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In 2017, millennials became the largest generational demographic in the US workforce. In contrast, workers over the age of 65 are currently the fastest growing demographic. The result is a multi-generational workforce that offers a unique combination of dynamic new energy and decades of institutional knowledge.
At the same time, the generational differences between workers also represent new challenges for organizations across industries. Executives need to deliver a great employee experience for all staff—but how do you engage each member of a team when they’re decades apart in experience and age? In this post, we’ll examine best practices to help you empower a multi-generational team to collaborate and do their best work.
ARTICLE | 4m read
June 30, 2020
According to Gallup, only 13 percent of US workers strongly agree that their leadership communicates effectively. So how should you communicate with different generations of workers? We all know the stereotypes: Baby boomers are technophobic. Gen Xers dislike authority and teamwork. Millennials are glued to their phones (but refuse to talk on them). And Gen Z workers… well, we haven’t figured out how to stereotype them yet, but it probably involves Tik Tok and memes.
You’ve probably heard these generalizations before—but if you’re going to effectively engage a multi-generational workforce, it’s vital to move past stereotypes and empathize with individuals. Some baby boomers are quite tech-savvy, not all Gen Xers are independent loners, and millennials still need face-to-face communication in order to thrive. Instead of assuming you know how someone likes to communicate at work, ask them in a face-to-face interview, group setting, or employee survey. This allows you to better understand each employee’s preferences so you can provide an employee experience that inspires their best work.
Each generation of workers values the opportunity to learn and grow at work—but 59 percent of millennials say these learning opportunities are extremely important, significantly more than Gen X or Baby Boomers. In the same vein, 87 percent of millennials rate “professional or career growth and development opportunities” as important to them (compared to 69 percent of non-millennials who say the same).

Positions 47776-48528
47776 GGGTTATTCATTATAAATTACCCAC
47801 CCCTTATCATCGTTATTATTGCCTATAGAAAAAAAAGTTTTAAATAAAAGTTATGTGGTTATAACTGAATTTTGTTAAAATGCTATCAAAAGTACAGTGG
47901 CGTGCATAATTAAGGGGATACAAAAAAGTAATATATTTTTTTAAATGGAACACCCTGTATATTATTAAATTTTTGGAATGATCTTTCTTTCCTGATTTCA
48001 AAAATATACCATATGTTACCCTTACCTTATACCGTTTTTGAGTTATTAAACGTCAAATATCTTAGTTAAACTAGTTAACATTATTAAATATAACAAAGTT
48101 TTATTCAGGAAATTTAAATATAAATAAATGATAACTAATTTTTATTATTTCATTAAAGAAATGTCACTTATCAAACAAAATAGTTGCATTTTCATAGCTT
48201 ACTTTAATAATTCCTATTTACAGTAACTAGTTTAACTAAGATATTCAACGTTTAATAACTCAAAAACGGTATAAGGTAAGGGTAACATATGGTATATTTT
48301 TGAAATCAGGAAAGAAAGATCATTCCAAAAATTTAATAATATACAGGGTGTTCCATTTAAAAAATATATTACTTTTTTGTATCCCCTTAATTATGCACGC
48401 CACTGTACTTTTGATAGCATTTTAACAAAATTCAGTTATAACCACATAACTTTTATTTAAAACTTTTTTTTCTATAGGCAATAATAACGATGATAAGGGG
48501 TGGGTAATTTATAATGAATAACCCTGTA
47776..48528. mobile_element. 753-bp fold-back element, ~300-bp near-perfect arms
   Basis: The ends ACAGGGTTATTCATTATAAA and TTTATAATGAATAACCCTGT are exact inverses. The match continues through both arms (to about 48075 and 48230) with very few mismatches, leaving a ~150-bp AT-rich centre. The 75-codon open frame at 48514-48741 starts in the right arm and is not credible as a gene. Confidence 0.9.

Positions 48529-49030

From this, it’s clear that reskilling and learning opportunities are a proven way to engage workers across generations (especially millennials). The improved employee experience from reskilling can also reduce talent acquisition costs and improve employee retention, as Cigna saw from an employee education program that delivered a 129 percent return on investment. In addition to sending employees to offsite workshops and enrolling them in online reskilling courses, cross-generational employee mentorship can also be an effective way to instill a culture of learning and help employees form closer relationships on the job.
of millennials say the opportunity to learn and grow at work Is extremely important.
Another proven way to engage employees across generations is letting them get their work done with the devices and apps they choose from wherever they want to work. However, PWC reports that only 60 percent of employees say they’re satisfied with the mobile options at their jobs, and 73 percent say they know of systems that would help them produce higher quality work. Because different generations of workers will have different preferences for their work devices and apps, your workplace technology should maximize their ability to choose.
Here digital workspace technology becomes especially useful because its flexibility allows each employee to choose the tools and apps they user to do their work. Flexibility is also important when it comes to remote and onsite work environments, as employees work best when they can select the best work environment for the tasks at hand. Providing choice of technology and work environment not only increases employee engagement across generations, but also spares you from having to design specific policies and tech setups for each employee.
A common theme for all these best practices is to listen to all your employees to learn how best to manage them, rather than relying on generalizations about different generations. This empathetic approach to leadership is the best way to unify the dynamic energy of younger workers with the industry experience of older employees, creating a work environment where everyone feels empowered by a great employee experience.
of employees say they’re satisfied with the mobile options at their jobs.